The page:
Gender appears to play a tremendous role in patients' outcomes for a variety of hospital treatments and procedures, according to the HealthGrades Seventh Annual Women's Health in American Hospitals Study.
Researchers analyzed nearly 7 million hospitalization records from the nation's nearly 5,000 nonfederal hospitals and made the following comparisons of men's and women's risk-adjusted, in-hospital mortality rates for several conditions:
- Women had a 52.8 percent higher risk of mortality following valve-replacement surgery, a 36.6 percent higher death risk with coronary bypass surgery, a 19.5 percent higher mortality risk associated with coronary interventional procedures and a 5.8 percent higher risk of dying after a stroke.
- Women had a 16.4 percent lower risk of death following treatment for chronic obstructive pulmonary disease, a 12.8 percent lower mortality risk following heart failure, a 10.6 percent lower risk for pneumonia and a 2.4 percent lower risk of death following treatment for a heart attack.
"The finding that women's outcomes vary so dramatically from men's is surprising not in its result, as this disparity has been documented before, especially in cardiovascular care, but in its magnitude," said Rick May, MD, a vice president with HealthGrades and an author of the study.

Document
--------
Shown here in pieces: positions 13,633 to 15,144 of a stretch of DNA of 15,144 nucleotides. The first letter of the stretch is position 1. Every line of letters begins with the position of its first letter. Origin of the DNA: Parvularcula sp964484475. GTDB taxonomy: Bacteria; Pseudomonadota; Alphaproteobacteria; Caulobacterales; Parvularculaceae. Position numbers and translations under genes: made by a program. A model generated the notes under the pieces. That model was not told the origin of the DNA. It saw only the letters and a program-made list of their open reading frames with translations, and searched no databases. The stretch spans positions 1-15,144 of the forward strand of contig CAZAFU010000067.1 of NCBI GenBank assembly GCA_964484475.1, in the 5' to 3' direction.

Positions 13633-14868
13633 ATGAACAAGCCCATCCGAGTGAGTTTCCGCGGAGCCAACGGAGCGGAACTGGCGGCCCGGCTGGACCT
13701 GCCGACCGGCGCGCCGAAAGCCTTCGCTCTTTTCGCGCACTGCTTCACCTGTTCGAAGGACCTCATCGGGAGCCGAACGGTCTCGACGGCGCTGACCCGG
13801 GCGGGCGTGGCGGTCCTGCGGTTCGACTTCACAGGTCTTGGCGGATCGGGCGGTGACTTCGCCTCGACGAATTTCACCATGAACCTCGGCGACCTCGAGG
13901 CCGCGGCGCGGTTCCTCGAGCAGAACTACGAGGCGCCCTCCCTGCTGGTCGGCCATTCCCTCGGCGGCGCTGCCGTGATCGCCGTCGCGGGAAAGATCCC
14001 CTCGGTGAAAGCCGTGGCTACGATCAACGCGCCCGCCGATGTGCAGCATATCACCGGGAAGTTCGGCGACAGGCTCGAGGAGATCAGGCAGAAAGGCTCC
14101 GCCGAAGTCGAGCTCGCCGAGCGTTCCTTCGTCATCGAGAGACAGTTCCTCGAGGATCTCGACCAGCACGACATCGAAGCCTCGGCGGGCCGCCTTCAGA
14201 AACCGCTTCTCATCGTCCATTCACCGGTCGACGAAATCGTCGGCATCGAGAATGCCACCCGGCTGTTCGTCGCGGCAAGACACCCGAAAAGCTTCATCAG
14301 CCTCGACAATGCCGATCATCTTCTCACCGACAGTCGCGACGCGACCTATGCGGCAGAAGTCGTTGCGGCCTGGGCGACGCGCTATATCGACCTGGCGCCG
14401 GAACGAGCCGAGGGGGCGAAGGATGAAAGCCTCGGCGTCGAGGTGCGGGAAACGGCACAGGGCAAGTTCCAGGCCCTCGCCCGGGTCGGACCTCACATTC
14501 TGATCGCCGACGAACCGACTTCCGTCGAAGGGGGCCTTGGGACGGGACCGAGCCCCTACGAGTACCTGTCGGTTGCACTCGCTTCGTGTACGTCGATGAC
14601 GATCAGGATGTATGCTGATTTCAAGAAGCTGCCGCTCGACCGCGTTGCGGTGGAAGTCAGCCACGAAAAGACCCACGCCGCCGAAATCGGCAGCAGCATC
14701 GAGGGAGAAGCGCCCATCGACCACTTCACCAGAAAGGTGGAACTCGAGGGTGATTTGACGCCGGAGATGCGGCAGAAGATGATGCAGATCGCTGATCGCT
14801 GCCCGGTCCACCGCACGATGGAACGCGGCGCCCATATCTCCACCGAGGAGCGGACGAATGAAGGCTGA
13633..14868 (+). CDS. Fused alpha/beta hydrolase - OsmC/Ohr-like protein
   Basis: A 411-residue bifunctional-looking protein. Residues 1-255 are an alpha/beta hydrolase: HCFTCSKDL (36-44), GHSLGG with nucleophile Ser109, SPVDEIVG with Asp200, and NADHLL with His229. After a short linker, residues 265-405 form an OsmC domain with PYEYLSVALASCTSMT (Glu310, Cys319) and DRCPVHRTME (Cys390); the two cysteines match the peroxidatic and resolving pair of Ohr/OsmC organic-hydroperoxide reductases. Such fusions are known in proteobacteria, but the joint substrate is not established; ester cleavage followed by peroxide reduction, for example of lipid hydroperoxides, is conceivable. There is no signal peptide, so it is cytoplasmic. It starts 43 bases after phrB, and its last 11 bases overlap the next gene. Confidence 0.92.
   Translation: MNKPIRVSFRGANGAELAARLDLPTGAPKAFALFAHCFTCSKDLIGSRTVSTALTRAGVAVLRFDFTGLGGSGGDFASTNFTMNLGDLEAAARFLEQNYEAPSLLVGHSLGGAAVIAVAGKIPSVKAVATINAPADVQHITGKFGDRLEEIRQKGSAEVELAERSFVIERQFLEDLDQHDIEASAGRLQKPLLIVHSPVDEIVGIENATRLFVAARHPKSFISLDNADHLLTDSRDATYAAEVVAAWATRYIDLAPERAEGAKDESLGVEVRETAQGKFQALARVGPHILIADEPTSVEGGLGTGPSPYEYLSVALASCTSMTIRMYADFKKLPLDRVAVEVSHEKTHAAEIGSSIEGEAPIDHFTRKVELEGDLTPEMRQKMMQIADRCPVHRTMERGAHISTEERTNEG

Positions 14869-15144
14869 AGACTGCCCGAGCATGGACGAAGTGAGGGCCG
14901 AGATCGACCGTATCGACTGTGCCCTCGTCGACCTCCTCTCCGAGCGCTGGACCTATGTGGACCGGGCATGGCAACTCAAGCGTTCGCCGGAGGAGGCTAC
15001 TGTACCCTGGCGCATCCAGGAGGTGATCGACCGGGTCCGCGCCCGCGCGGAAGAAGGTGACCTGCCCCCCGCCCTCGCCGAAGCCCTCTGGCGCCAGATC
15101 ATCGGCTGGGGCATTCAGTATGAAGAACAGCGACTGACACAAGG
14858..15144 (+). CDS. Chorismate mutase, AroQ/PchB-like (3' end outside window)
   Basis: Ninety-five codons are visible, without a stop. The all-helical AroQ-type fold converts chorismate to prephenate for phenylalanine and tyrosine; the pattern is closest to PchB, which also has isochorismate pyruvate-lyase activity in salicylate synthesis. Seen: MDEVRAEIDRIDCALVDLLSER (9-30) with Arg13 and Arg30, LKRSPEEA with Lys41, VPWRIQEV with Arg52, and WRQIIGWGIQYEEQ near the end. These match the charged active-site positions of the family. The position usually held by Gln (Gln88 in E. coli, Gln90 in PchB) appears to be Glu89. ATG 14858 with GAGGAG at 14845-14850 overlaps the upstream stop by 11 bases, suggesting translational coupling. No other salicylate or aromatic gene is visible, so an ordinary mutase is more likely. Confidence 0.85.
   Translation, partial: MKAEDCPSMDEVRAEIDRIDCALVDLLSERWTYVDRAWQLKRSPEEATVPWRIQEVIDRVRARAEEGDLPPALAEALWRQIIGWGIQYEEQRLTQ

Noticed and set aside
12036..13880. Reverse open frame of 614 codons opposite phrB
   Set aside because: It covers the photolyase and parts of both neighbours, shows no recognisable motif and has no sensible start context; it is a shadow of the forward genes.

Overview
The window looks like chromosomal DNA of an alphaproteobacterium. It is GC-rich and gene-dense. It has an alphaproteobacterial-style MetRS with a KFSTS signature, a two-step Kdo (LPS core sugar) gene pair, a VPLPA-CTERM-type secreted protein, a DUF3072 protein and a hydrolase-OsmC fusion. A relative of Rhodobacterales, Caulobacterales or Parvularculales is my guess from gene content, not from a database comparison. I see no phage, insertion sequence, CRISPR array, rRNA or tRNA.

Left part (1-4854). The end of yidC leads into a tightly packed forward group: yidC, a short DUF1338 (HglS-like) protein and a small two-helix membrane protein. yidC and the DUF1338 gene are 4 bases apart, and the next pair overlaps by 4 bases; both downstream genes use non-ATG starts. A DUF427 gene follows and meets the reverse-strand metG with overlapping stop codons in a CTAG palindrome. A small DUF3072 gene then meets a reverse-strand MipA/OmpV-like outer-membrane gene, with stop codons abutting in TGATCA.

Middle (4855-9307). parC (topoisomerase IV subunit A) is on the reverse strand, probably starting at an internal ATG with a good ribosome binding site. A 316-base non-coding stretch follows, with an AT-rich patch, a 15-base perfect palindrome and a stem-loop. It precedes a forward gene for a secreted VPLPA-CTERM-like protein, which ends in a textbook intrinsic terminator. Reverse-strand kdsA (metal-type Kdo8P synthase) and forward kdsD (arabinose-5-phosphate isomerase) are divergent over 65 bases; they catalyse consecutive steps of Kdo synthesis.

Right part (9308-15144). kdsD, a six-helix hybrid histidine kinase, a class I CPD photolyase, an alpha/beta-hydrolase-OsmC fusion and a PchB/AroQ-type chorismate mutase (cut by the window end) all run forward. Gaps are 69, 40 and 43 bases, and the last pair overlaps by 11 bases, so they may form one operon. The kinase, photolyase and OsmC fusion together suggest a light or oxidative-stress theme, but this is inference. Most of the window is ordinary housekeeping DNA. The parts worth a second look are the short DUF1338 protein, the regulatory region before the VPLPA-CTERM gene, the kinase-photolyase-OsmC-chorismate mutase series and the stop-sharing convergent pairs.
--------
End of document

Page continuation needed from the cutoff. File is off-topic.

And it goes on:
Those disparities, according to an April 5 piece in the Los Angeles Times may have something to do with the way heart disease develops differently in men and women--with women more prone to less-understood blockages of microvessels rather than their coronary arteries.
Each year since 1984, more women overall (432,709 in 2006) have died of cardiovascular disease than men (398,563 in 2006), the Times reports. But more men experience and die of coronary heart disease and heart attacks than do women each year. Men develop heart disease on average 10 years earlier than women. But women who have a heart attack seem to fare worse right after the event and also suffer a poorer quality of life.
It's also notable that this report arrives on the heels of a study in the British Medical Journal criticizing the use of inpatient mortality rates as being inadequate to judge a hospital's quality. Nonetheless, for women who want to boost their odds, HealthGrades has honored hospitals with women's patient outcomes in the top 5 percent with its 2010/2011 HealthGrades Women's Health Excellence Award. The data suggests that if all hospitals nationwide performed at the level of the Award recipient hospitals, a total of 16,863 women could have potentially survived their hospitalization and 4,735 women could have potentially avoided a major in-hospital complication.